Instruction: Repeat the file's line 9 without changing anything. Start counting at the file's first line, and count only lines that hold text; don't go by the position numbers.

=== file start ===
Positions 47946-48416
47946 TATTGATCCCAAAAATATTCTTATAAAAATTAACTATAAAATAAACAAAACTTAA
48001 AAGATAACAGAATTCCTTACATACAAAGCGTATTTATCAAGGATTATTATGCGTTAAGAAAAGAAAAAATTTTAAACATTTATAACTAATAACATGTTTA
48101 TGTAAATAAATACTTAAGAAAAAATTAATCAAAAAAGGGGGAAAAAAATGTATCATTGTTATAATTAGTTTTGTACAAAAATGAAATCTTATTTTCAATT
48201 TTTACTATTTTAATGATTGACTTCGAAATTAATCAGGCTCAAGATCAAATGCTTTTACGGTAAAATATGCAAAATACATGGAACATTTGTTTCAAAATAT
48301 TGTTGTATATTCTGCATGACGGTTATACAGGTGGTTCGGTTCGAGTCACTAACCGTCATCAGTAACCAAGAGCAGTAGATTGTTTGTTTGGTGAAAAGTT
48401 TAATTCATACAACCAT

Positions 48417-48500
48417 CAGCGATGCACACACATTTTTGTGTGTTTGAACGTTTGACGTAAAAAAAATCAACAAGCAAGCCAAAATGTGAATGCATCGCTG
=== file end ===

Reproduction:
48417 CAGCGATGCACACACATTTTTGTGTGTTTGAACGTTTGACGTAAAAAAAATCAACAAGCAAGCCAAAATGTGAATGCATCGCTG